'Exorcist' Film Fitted for the Stage

'Exorcist' Film Fitted for the Stage

(AP) They’ve scared up an ‘Exorcist’ for the stage
AP Entertainment Writer
Forget the movie. This “Exorcist” is turning heads _ by not turning heads.

Chamberlain is one of the stars of the Geffen’s new stage adaptation of the 1971 William Peter Blatty novel about a girl who may be possessed by Satan, the girl’s distraught mother, and the senior and junior priests charged to save the day.

The book was a phenomenon. And yet for many, its memory is overshadowed by the 1973 William Friedkin film, which provided visceral thrills aplenty, including Linda Blair’s famous head-spinning scene.

The Geffen production, running through Aug. 12, reaches back to Blatty’s decidedly more cerebral treatment: scaring up a serious discussion of psychology, faith, love and evil.

Little wonder bringing “The Exorcist” to the stage appealed to playwright John Pielmeier. He explored similar territory with his Broadway breakthrough, the 1982 hit “Agnes of God,” about a psychologist at odds with a mother superior over a nun’s claim she experienced a virgin birth.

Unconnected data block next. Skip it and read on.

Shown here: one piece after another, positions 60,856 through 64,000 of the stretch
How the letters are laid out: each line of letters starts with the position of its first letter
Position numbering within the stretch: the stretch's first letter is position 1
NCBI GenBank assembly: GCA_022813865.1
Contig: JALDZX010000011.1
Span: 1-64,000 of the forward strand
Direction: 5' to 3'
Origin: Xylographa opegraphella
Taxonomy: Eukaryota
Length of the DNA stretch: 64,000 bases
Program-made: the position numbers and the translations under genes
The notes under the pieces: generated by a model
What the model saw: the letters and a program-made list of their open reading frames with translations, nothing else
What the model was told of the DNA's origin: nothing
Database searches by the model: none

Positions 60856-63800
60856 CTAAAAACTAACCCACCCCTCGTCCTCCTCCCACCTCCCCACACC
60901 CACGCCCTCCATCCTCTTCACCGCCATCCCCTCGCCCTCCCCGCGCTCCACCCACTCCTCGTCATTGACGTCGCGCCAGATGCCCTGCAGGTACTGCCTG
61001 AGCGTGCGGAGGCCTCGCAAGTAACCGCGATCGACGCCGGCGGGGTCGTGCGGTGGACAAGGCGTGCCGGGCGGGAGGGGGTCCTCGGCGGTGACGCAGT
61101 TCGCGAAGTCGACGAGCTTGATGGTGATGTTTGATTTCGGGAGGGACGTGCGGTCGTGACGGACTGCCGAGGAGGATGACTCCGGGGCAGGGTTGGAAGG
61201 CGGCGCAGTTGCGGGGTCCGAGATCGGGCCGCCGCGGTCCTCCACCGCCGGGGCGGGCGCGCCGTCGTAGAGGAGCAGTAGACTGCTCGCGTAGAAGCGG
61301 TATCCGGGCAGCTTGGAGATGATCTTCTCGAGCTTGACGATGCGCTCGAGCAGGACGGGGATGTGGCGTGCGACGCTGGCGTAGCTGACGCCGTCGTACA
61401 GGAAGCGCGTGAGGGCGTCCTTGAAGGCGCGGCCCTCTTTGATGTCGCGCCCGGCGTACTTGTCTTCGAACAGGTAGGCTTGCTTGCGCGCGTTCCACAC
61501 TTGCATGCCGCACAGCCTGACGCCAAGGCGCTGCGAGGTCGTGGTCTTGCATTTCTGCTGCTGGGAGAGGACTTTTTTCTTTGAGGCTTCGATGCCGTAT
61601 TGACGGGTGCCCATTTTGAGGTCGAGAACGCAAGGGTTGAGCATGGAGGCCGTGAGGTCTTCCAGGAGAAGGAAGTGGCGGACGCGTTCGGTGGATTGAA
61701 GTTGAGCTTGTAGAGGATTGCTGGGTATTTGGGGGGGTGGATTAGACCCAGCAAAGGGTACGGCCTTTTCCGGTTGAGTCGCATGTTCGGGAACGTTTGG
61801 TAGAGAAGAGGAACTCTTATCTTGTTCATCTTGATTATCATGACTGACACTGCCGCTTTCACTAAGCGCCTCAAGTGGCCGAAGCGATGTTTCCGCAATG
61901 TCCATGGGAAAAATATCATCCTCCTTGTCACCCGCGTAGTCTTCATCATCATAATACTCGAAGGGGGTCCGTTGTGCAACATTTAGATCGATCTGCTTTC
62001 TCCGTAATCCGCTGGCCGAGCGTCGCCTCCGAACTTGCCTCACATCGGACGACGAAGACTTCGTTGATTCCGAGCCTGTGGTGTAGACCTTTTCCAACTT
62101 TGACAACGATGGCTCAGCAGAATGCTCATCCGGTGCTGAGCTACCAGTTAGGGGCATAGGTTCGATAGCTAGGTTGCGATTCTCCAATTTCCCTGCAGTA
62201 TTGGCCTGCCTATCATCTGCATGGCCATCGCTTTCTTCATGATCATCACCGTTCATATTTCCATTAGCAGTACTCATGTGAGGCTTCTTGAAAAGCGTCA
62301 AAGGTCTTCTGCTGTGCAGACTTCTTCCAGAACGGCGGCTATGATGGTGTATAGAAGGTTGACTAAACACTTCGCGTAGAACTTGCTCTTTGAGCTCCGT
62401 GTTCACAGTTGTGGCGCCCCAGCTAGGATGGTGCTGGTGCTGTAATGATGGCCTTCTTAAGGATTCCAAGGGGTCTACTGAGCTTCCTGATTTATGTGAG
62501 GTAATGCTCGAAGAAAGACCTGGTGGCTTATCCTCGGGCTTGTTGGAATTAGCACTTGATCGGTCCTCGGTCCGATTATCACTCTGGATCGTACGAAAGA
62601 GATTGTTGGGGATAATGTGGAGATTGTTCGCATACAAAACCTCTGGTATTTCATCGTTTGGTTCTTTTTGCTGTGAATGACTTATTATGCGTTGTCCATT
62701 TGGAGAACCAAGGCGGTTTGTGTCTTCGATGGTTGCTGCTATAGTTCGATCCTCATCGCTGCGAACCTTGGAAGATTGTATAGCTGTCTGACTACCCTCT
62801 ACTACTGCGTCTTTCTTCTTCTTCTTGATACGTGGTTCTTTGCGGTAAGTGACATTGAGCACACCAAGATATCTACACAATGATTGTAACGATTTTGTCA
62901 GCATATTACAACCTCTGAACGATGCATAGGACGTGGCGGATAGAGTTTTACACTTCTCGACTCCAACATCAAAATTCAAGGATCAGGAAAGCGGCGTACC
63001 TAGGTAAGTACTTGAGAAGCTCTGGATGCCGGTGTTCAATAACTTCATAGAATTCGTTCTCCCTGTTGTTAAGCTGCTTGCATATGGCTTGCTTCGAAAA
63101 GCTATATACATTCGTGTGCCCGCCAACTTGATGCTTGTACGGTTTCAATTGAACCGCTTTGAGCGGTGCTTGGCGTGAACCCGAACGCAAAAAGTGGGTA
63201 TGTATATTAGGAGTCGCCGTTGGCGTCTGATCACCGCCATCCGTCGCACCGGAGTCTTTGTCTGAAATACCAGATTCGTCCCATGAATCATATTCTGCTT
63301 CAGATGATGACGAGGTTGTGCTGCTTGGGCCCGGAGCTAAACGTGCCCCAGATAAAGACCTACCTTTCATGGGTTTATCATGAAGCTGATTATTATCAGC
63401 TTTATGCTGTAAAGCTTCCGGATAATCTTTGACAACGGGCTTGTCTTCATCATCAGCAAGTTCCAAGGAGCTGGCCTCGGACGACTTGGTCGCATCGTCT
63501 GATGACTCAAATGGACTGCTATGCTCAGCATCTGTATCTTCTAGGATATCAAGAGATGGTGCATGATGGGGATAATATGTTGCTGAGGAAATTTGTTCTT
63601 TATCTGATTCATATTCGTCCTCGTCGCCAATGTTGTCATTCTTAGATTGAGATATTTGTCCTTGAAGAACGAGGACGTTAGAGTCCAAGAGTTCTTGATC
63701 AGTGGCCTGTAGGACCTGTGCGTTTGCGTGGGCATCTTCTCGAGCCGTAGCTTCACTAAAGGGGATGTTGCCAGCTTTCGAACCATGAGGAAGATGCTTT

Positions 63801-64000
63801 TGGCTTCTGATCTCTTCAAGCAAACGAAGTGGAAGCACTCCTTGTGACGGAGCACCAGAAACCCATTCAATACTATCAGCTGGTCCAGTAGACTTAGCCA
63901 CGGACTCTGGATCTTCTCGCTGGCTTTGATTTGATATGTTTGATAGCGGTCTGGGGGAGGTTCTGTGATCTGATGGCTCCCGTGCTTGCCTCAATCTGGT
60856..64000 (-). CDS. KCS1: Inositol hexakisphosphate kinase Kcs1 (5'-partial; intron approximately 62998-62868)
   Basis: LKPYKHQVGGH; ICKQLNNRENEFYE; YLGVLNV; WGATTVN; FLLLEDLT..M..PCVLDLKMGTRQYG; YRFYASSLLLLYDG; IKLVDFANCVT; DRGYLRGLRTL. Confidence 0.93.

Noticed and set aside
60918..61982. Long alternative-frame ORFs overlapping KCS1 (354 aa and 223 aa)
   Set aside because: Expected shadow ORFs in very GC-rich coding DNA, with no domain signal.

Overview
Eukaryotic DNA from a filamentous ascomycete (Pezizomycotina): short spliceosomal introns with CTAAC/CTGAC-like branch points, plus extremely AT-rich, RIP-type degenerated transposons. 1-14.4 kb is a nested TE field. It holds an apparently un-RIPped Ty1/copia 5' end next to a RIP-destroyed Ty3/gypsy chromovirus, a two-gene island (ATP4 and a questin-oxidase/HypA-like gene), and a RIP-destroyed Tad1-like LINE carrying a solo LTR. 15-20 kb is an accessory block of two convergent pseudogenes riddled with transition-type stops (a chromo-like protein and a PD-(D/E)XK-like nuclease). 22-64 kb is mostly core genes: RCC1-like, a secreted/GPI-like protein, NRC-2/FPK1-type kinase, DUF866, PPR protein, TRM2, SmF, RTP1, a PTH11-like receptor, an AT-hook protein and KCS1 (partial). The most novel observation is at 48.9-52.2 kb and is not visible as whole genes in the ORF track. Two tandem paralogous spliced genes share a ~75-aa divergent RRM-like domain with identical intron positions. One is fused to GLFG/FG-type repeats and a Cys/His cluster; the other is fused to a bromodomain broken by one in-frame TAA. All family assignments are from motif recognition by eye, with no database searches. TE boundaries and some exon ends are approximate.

There are also ties that bind “The Exorcist” to earlier works by the director, John Doyle, whose credits include daring revivals of two Stephen Sondheim favorites: “Company” and “Sweeney Todd.”

Beyond Chamberlain, the other well-known cast member is Brooke Shields, who plays the mother. While she has stage experience, it’s as a replacement for leads in musicals.

Shields said “The Exorcist” returns her to her pubescent days, working with such revered directors as Louis Malle (“Pretty Baby”) and Franco Zeffirelli (“Endless Love”). “And, basically, (with) Louis and Zeffirelli, I got spoiled,” Shields admitted. “Everything has paled in comparison in between (then and working with Doyle), to be honest.”

So is “The Exorcist” on stage heading to the Great White Way?





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